“The decision to distribute the Abacha loot and IDA funds to poor and vulnerable citizens was reached by the Swiss Government, the World Bank and the Federal Government.

“This was to ensure that the funds are well utilised and not diverted to private pockets, as was the case in the past.”

The presidential aide listed the key achievements of the Cash Transfer Programme funded with the Abacha loot and IDA loan facility to include enrolment and payment of 620,947 beneficiaries across 29 states; N567,429,471.30 saved by beneficiaries in 17 states from their monthly N5,000 stipends and 3,695 trained to support beneficiaries.

She said: “In December 2014, a Swiss judge gave a Forfeiture Order to the effect that monies ($322.5 million) recovered from the family of late General Abacha would be returned to Nigeria. One of the conditions being that the World Bank would be involved in monitoring disbursements therefrom. Presumably, this was as a consequence to the opaqueness that surrounded the application of recovered funds.

“It is common knowledge that the funds from the Abacha loot (as is often termed) and the World Bank/IDA credit are being utilised to effect N10,000 bi-monthly transfers to our cash transfer beneficiaries, through the operations of the National Social Investment Office, originally under the auspices and supervision of the vice president and now operating from the Ministry of Humanitarian Affairs, Disaster Management and Social Development.”

She added that the country would have made more progress in service delivery if the huge amounts of money looted by a few privileged Nigerians had been judiciously utilised.

Uwais also said that to tackle poverty in Nigeria, consideration must be given to the basic and peculiar needs of the people, who should be carried along in the formulation and implementation of poverty alleviation policies and programmes.

The presidential aide regretted that there are millions of Nigerians who have never felt the presence of government in their lives, saying many of them continue to struggle, to eat even one meal a day.

“Unfortunately, there seems to be a disconnect between many of us who live in the urban areas, with people whose daily living is a constant struggle. This is why we hear questions like how can a N5,000 monthly stipend make a positive difference in a citizen’s life? What is N10,000 to the petty trader? Surely, we should be looking at larger amounts? Indeed, it is only infrastructure that can help our people. It does not occur to some that this infrastructure is out of reach of the very poor.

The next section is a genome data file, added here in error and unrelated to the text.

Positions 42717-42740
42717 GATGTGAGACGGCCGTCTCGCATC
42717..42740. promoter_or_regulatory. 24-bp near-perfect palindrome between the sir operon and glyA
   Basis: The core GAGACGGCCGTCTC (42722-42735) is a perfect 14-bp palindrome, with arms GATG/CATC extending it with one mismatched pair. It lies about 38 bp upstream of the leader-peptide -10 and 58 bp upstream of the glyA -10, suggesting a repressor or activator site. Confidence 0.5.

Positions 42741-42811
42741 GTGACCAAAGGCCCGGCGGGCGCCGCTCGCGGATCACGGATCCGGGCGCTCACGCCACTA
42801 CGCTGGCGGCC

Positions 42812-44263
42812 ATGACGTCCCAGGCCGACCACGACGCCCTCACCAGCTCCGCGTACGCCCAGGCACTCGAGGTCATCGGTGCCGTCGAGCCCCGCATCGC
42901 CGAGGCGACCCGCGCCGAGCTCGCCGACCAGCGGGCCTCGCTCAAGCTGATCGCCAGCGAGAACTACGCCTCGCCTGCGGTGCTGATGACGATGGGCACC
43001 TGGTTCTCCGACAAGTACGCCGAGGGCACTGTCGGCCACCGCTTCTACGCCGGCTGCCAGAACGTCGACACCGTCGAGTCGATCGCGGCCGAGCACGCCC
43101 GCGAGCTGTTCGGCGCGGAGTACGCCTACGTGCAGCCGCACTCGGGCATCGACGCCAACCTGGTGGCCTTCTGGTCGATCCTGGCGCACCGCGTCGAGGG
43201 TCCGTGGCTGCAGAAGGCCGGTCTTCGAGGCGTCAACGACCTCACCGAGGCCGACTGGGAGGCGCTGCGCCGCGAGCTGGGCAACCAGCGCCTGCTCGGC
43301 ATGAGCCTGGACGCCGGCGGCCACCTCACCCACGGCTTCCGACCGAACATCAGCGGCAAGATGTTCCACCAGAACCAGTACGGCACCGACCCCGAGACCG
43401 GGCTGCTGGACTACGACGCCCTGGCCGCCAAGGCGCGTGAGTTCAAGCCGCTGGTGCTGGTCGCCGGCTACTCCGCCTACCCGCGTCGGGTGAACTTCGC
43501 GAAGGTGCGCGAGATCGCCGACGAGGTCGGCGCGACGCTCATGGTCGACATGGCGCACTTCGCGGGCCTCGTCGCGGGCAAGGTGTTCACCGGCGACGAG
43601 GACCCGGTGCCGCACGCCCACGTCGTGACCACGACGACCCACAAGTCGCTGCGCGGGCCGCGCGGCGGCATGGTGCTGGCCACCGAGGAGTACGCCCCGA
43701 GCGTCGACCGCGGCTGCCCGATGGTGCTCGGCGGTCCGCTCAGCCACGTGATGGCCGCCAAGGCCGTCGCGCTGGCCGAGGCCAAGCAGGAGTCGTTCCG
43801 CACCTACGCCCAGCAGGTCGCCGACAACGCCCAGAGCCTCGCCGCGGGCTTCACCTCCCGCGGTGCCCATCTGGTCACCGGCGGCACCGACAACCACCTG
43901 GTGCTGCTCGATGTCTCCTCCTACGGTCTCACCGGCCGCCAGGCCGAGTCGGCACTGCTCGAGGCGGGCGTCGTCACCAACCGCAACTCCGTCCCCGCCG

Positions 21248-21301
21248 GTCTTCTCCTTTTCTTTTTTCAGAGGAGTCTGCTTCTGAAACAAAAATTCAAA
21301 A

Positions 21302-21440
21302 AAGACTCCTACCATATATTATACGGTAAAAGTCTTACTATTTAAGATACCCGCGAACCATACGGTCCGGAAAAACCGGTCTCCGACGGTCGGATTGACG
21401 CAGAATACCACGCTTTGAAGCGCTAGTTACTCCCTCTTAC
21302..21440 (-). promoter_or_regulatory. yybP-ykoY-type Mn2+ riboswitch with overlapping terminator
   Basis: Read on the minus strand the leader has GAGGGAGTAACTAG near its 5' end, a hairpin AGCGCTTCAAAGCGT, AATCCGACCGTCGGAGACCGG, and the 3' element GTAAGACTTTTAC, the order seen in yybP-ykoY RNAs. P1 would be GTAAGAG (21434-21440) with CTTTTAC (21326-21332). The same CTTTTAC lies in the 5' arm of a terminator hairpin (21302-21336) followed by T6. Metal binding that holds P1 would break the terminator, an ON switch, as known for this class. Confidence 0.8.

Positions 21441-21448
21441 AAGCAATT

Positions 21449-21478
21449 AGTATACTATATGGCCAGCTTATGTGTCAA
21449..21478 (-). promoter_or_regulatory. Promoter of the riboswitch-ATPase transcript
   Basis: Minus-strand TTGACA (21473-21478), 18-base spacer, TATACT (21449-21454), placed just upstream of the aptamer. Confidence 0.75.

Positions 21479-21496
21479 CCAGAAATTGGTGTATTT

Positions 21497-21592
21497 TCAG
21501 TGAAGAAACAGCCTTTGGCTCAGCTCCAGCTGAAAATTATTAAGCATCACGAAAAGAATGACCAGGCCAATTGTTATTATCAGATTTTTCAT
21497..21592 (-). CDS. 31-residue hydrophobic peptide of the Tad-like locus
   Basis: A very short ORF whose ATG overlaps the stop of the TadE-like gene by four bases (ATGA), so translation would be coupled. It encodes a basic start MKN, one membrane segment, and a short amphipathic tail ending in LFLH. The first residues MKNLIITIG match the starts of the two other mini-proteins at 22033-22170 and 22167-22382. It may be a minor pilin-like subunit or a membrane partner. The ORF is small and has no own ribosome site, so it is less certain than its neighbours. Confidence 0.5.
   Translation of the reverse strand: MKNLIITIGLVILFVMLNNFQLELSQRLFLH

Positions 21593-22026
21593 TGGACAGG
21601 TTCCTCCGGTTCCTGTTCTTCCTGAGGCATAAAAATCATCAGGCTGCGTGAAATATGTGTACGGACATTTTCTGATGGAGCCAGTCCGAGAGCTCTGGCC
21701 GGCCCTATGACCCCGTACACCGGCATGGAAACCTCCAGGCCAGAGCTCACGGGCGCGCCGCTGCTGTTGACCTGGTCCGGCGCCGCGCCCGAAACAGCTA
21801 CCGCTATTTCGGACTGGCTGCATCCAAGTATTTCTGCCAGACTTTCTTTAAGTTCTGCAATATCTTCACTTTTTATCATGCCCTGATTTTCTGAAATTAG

“By all means, provide the tangible structures, but having schools in their communities make no sense to the family whose priority is to find something to eat, even once a day. Unless we can address the challenges that these citizens face, these children would continue to farm, hawk and remain as statistics of our out-of-school numbers,” she said.

Also speaking at the event, the chairman of HEDA Resource Centre, organisers of the training, Suraju Olanrewaju, lamented the negative impact, which acts of corruption have had on Nigerians, particularly the poor.

Suraju said that about 456 top public officials holding strategic positions are yet to declare their assets despite the regulations put in place by the Code of Conduct Bureau (CCB).

In his remarks, Nick Hildyard, an anti-corruption investigator, said though the United Kingdom (UK) has one of the most effective anti-corruption laws, but that in reality, the country does not appear to be fully prepared to stall the wave of corruption with her financial institutions providing the logistics for corrupt officials from Nigeria.

“The UK is a legally corrupt country,” Hildyard said, adding that if Western countries genuinely wish to fight corruption, they should stop the warehouse of stolen funds from Nigeria.

In her presentation, Prof. Ayo Atsenuwa of the University of Lagos said though the Freedom of Information Law has opened fresh opportunities for Nigerians to hold their leaders accountable, she however regretted that the Official Secrets Act, which was introduced by colonial lords about a century ago into the Nigerian legal system, remains in force.

Nigeria, unlike many other countries and jurisdictions, lacks a policy, guideline or law on public access of court documents.